IRA vs. 401(k): What's the difference?

Know your retirement saving options and how to select the account that’s the best fit for you.

Tags: Investing, Planning, Retirement
Published: May 22, 2019

Even if you’re early in your career, it’s not too early to start investing for your retirement. But you may find yourself wondering if you should go with a 401(k) or an IRA.


Here are the main differences between the major types of retirement investment accounts.


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Traditional IRAs

Roth IRAs



An employer-sponsored retirement plan. You contribute a percentage of income, and your employer often matches a portion of it. Contributions are then invested.

An individual retirement account that you set up with a financial institution. Contributions are then invested.


Contribution details



Contributions are directly withdrawn from your paycheck with pre-tax dollars.

Some IRA providers allow for direct deductions from your paycheck.


Contribution limit


$19,000 per year ($25,000 if you’re 50 or older).1


$6,000 per year ($7,000 if you’re 50 or older).1

Employer match details


Varies by employer, with average match of 2.7%.2



Investments selection

The investment portfolio is generally chosen by your employer, but you have the option to change from the default fund.


You can choose what goes into your portfolio.






Traditional IRAs

Roth IRAs

Tax penalties for early withdrawal

10% additional tax if withdrawn before age 59 ½, but certain exceptions may apply to your situation.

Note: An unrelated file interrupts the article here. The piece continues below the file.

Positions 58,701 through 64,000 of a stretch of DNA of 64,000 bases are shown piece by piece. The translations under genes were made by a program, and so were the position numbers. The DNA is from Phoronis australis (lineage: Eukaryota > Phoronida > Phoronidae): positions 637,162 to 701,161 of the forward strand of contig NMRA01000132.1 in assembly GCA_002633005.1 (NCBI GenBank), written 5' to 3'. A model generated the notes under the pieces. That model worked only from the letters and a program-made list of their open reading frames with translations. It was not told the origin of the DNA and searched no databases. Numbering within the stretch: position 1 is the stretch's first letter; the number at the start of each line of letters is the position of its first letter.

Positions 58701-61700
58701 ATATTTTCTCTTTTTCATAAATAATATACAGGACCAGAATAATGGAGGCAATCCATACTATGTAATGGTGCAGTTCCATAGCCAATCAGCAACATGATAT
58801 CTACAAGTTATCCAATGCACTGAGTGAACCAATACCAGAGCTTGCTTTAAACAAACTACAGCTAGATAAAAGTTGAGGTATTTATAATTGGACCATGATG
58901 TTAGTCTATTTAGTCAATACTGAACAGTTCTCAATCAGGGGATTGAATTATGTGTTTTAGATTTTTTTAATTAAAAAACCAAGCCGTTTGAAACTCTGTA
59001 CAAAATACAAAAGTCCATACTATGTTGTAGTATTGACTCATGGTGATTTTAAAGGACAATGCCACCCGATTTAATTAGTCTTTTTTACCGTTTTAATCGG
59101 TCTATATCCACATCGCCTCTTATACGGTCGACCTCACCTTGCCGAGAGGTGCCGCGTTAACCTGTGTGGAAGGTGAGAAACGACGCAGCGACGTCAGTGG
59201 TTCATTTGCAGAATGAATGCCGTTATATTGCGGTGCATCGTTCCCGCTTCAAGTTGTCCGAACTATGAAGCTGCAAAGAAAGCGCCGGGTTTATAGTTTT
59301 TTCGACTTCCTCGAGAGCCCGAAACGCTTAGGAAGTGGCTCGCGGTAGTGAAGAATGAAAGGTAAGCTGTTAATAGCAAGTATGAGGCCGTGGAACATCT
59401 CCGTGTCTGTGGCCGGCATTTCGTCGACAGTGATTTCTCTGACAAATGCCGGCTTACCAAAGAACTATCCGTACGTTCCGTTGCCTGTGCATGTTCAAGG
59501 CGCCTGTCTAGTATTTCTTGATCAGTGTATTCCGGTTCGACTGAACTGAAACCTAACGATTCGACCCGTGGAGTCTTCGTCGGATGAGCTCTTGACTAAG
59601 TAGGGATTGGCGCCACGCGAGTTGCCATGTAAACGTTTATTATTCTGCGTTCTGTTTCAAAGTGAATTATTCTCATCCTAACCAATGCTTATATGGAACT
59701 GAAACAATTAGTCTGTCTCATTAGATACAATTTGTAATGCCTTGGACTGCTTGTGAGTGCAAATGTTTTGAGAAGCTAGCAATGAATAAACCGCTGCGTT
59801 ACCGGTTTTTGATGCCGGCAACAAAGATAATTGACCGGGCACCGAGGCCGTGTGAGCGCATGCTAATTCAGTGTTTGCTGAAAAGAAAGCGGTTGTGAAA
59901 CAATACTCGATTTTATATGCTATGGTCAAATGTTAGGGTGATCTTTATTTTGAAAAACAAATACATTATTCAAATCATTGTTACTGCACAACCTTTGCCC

If you are younger than 59 ½, you can avoid the 10% early withdrawal penalty for certain qualifying exceptions, such as first-time homebuyer, college and medical expenses.


If you are younger than 59 ½, you can withdraw up to $10,000 penalty-free to pay for qualified first-time home-buyer expenses, provided at least five tax years have passed since your initial contribution. Other exceptions may apply to your situation.

Required withdrawals

After you reach age 70 ½, you are required to withdraw a certain amount each year, calculated based on your age and the value of your accounts.


No withdrawals required.

Tax implications


Tax-free contributions and taxed withdrawals.


Non-deductible contributions and tax-free withdrawals. Unlike traditional IRAs, you contribute after-tax dollars.




Which plan is best for my needs?


Consider this option if your employer offers a company match. If your employer does not offer a company match, you may get more out of your contributions with an IRA.

Traditional IRAs

If your priority is to lower your taxable income, a traditional IRA can help with that. If you contribute up to $6,000 ($7,000 if you’re 50 or older) in deductible contributions, your taxable income may be lowered by that amount.

Roth IRAs

If flexibility is a priority, a Roth IRA might be best for you. With tax-free withdrawals in retirement, no required withdrawals and the ability to withdraw your contributions at any time, Roth IRAs make cashing out easy. 


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How you plan for retirement should change as you age. Read “Saving for retirement: A complete checklist” for tips on planning from your 20s on.